The Italian Alps: a journey across two centuries of Alpine geology

Giorgio Vittorio Dal Piaz

This review is first and mainly an historical journey across two centuries of Alpine geology, from the early fixist views to the mobilist revolutions produced by the nappe theory and, later, by the global theory of plate tectonics, including the important developments of the last decade. This review is addressed to the Italian students and non-alpine geoscientists, and mainly focusses on the hard rock geology of the Austroalpine-Penninic wedge which is closest to my direct experience. The Alps, made popular by the "Voyages" of Horace-Bénédict de Saussure, are the mountain range where the nappe theory was conceived and rapidly consolidated. Mobilist views, cleverly foreseen by Eduard Suess, were developed by Bertrand, Schardt, Lugeon, Termier, Argand and Staub, and between the two world wars the Alps became a model for the evolution of collisional mountain belts. Wegener's theory of continental drift was endorsed by Argand and Staub in the Alpine-Himalayan ranges, and their tectonic views dominated until the unexpected impact of plate tectonics. In a few years the plate tectonic re-interpretation of the Alps was generally accepted and regionally improved by integration of classic groundwork with modern field and laboratory advances, mainly concerning refinements in stratigraphy, sedimentology, structural analysis, petrology of metamorphic units, isotope dating, deep geophysical experiments, paleostructural restoration back to Tethys, the Pangea supercontinent and older creative reconstructions, as well as numerical and analogical models. The existence of a pre-Gosau orogenic event was confirmed, better documented and related to the closure of the Triassic Meliata ocean. At the beginning of the 1970s, the eclogitic metamorphism in the Sesia-Lanzo zone, firmly related to Paleozoic events, yielded Cretaceous isotope ages, and became the signature of an early Alpine deep subduction of the continental crust. From the half of 1990s, a new generation of isotope dating on retentive systems began to spread in the Western Alps and then in the entire belt, providing robust Eocene ages for the closure of the Piedmont ocean and the subduction metamorphism in oceanic and continental units. A growing number of innovative, provocative, and sometimes repetitive papers appeared in the last decade. Based on actualistic models, the concept of ocean-continent-transition was tested in the Central Alps, became popular and rapidly expanded in the western Alps, from the Canavese zone to the ophiolitic Zermatt-Zaas nappe, without trace, however, of continental basement slices as extensional allochthons inside the Combin zone.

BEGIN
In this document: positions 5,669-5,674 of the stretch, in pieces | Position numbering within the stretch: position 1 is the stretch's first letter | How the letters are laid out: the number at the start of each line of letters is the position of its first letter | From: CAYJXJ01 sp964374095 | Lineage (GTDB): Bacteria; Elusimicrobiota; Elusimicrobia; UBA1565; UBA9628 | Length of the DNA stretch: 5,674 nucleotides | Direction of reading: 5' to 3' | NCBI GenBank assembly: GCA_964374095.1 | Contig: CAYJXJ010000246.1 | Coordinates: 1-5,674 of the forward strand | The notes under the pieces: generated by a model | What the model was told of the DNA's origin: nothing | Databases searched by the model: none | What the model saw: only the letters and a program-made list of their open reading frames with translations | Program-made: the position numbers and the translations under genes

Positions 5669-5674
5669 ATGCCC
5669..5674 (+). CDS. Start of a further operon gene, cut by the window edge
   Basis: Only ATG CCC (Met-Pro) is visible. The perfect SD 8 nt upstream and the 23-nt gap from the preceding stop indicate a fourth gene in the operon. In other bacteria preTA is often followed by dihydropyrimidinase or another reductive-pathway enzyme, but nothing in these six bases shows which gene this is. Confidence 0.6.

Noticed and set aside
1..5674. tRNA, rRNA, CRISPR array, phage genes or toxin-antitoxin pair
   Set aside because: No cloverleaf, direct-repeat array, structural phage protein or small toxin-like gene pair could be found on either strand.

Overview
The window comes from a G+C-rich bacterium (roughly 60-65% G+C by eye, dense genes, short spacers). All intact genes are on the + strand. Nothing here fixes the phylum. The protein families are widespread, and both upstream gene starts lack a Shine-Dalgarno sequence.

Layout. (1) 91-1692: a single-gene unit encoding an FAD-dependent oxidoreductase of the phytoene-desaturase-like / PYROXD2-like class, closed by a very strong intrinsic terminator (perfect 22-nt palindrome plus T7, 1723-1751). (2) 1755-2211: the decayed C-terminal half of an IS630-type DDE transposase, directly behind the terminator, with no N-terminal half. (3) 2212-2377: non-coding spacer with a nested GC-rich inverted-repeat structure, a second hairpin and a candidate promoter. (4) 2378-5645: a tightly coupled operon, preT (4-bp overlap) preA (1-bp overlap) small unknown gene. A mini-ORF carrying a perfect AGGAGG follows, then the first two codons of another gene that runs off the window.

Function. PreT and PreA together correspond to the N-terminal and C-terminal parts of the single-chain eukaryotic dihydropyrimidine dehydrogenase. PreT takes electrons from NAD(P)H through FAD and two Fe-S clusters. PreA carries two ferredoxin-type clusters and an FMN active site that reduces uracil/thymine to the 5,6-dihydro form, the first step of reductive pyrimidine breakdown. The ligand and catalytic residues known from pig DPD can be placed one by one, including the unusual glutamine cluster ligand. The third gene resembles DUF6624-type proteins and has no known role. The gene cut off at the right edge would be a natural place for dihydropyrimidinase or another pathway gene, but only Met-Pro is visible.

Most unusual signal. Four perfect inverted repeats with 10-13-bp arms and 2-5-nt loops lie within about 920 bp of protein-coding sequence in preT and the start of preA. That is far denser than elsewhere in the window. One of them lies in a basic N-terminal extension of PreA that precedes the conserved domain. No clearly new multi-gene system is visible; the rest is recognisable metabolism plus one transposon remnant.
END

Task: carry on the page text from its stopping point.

In the second part of the paper, the Structural Model of Italy at 1:500,000 scale and its contribution to Alpine geology are reappraised. This was the most relevant product in Italy of the fruitful integration of geological and geophysical working groups promoted by the National Geodynamic Project. The entire Alpine chain is represented by the sheets 1-2 (Bigi et al., 1990) and 3 (Bigi et al., 1993), that were printed without explanatory notes. Based on updated general lines of the Structural Model, the third and last part summarizes the structural features and kinematic evolution of the Alps. The Alpine orogeny developed from the Cretaceous through subduction of Mesozoic oceans and the European passive margin below the Adriatic leading plate, including the pre-Gosau Eastern Austroalpine thrust system and the underlying Western Austroalpine wedge. The latter derived from some extensional allochthons with Adriatic affinity, still connected to the Adriatic margin and/or trapped within the Piedmont-Ligurian ocean that completely closed during the Eocene. The Western Austroalpine and Penninic wedge is the core of the collisional belt, a fossil subduction complex which in deep seismic images floats over the European foreland lower plate. It is marked by a blueschist to eclogite facies, locally ultrahigh-P imprint of Late Cretaceous-Eocene age, followed by a post-nappe thermal re-equilibration developing Barrovian greenschist to amphibolite facies mineral assemblages throughout the nappe stack. Soon after, a post-collisional magmatic cycle with calc-alkaline to ultrapotassic affinity widely developed during the Eocene (Adamello) and mainly the Oligocene (32-30 Ma) along the Periadriatic igneous belt and fault system, from the lower Aosta valley to the Slovenian eastern edge of the Alps, and fed from partial melting of previously enriched mantle sources. Thermal perturbation and igneous activity are generally related to slab break-off of the lower plate after continental collision, and rising of hot asthenospheric bodies. During the Neogene the exhumed collisional wedge was accreted outside and below the Penninic frontal thrust by a stack of Helvetic basement slices and decollement cover nappes, pushed up and backward indented by the Southalpine lithosphere which in turn was deformed as an antithetic fold-and-thrust retro-belt. The Alpine tectonics is still active, as documented by seismicity, GPS measurements and foreland subsidence.